Measured improvement

January 1, 1990

Active engagement with the global rankings has spurred KwaZulu-Natal to greater heights, argues M. W. Makgoba

The University of KwaZulu-Natal was formed on 1 January 2004 in extraordinary circumstances. It was born through the merger of the University of Durban-Westville, an Afrikaner institution created in the apartheid era for Indians, which developed a tradition for “struggle and access for the disadvantaged”, and the University of Natal, a white, colonial, Anglo-Saxon and English-speaking liberal arts-style institution.

The merger provided an opportunity for KwaZulu-Natal to invent a new identity, culture, vision, mission and curriculum. As the late Kader Asmal, South Africa’s education minister at the time, put it: “The creation of a new institutional landscape through mergers and incorporations was the last piece in the educational jigsaw, which consigned to history Verwoerd’s ‘grand’ vision of an educational system in which Africans would be prepared for their role as the ‘hewers of wood and drawers of water’, and as the administrative cogs for ensuring the smooth functioning of the Bantustans.”

Post-merger, it was essential to identify an academic project that scholars and students from two very different institutions could buy into. Once a vision to create “the premier university of African scholarship” had been accepted, we had to make it a reality through high-quality research, postgraduate study and staff.

At this point, world university rankings were just emerging. These are not without controversy. Some detest them; others accept them as our reality; and many more are beginning to accept them (albeit grudgingly).

But the global rankings had several attractive features for KwaZulu-Natal: they provided recognition and affirmation of peers by peers – something universally endearing to academics, particularly in developing countries; they spoke to our core missions (research, teaching, community engagement, internationalisation and industrial partnerships); and they provided us with transparent criteria, benchmarks and quantifiable indicators.

The rankings were also in keeping with globalisation and the transformation of knowledge production. They were – and still are – designed to improve research, teaching and learning for individual researchers and students; they confer enormous academic prestige that one cannot buy; they allow for healthy comparisons and competition within and across nations, and between a variety of institutions; and they allow university leaders to focus and to account for their strategic plans much more effectively than before. They have also forced all participating institutions to ensure the quality and integrity of their submitted data.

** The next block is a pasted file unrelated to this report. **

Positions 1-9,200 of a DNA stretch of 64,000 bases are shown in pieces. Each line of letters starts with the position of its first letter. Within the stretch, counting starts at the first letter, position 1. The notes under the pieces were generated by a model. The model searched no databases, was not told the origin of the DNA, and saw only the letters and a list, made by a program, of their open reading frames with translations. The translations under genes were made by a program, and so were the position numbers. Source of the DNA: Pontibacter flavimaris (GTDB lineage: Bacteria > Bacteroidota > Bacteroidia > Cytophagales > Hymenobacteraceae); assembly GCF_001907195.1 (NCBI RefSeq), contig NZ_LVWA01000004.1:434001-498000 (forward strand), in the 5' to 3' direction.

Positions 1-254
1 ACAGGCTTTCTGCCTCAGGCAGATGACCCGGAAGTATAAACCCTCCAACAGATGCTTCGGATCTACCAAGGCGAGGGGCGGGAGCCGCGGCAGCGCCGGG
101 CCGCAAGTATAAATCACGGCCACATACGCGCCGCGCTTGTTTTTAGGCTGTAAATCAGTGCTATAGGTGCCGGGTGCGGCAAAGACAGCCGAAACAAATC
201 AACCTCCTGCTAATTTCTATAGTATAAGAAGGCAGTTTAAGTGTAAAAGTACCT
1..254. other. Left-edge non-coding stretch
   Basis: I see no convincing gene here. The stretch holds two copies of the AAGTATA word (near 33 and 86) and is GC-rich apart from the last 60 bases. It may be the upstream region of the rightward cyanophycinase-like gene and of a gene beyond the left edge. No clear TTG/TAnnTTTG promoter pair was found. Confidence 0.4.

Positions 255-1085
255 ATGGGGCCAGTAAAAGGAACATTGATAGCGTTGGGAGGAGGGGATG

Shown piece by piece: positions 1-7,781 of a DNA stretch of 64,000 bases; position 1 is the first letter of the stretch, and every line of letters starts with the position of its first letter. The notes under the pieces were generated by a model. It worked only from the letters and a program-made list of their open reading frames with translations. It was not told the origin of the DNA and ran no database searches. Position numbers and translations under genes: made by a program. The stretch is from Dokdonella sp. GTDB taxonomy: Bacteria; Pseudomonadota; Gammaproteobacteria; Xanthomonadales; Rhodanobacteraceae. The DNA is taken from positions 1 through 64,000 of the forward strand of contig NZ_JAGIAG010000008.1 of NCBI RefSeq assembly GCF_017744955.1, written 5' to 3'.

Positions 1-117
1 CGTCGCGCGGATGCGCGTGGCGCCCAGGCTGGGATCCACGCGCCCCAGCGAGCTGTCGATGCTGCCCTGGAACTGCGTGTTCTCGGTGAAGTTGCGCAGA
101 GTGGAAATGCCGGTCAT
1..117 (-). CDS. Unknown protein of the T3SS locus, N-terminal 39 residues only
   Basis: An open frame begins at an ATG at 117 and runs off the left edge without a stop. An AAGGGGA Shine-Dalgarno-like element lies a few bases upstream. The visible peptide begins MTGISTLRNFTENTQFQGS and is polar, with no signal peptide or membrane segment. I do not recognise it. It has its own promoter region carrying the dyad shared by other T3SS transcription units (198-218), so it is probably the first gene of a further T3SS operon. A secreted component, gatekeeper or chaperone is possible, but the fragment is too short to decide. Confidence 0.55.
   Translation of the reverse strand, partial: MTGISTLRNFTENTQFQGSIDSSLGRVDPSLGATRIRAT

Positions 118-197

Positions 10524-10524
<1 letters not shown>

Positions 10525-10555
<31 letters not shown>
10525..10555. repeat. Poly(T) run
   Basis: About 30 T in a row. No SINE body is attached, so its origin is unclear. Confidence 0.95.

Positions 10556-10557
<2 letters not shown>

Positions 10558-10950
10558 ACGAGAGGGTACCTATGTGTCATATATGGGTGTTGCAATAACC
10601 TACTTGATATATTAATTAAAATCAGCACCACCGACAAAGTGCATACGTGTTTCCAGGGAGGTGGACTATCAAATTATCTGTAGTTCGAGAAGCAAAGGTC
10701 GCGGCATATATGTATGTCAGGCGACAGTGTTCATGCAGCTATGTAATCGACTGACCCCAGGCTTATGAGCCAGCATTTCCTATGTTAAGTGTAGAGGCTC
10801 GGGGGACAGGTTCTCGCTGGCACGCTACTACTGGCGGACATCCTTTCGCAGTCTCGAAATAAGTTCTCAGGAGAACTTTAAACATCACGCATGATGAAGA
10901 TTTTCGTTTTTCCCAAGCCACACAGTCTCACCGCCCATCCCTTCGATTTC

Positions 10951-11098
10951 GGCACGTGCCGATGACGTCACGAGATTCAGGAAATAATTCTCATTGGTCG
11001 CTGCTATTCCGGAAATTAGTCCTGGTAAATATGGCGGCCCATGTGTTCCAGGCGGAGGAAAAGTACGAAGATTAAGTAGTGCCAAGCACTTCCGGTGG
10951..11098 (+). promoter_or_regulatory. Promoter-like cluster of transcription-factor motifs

The rankings have allowed universities to create comprehensive institutional profiles to help identify their strengths and weaknesses. These profiles have been very useful in measuring, validating and quantifying performance and strategy across a number of indicators. At KwaZulu-Natal, our profiles have allowed the academic community to see the total picture of the institution’s performance and are reported annually to the university senate and council.

Early on, KwaZulu-Natal faced the major challenge of uniting two traditionally strong institutions with different missions, cultures and identities; adopting the global rankings offered a modus operandi that academics and students alike could utilise. The rankings have provided a mechanism through which the university could inspire and unite its community to deliver its strategy, vision and mission.

In a sense, KwaZulu-Natal’s transformation offers a microcosm of the huge changes within South African society as a whole, where knowledge production and transmission have not only rapidly changed as a result of modern technology and globalisation, but have also been contested through multiple identities, cultures and worldviews.

Since the merger, the university has participated in a number of global rankings emphasising different aspects of the academic mission. This was important for us, because doing so has allowed us to learn from the various strengths of each system to build our profile.

The university’s 2004 strategic plan drove and guided our initial participation in the rankings. Since then, the transformation of the institution has been profound: when we embarked on the project, 35 per cent of KwaZulu-Natal’s academic staff held PhDs; today the figure is 50.3 per cent. In 2004, 45 per cent of our scholars were research-active; today the figure is 89 per cent. The university graduated 100 PhDs in 2004 compared with 177 in 2012; it had 60 postdoctoral researchers in 2005 compared with 276 in 2013. Our industry income was R7.2 million (£436,000) in 2005; in 2011 it was R24.2 million. Overseas academics made up 9 per cent of the faculty in 2004 and 36 per cent in 2012. Citations to KwaZulu-Natal-affiliated publications increased from 17,575 in 2004 to 23,664 in 2012.

As these indicators have progressively improved, so has KwaZulu-Natal’s position in the world rankings, changes that have inspired and united our university community. This success could not have been achieved without active engagement with the global rankings.

M. W. Makgoba is vice-chancellor and principal at the University of KwaZulu-Natal.

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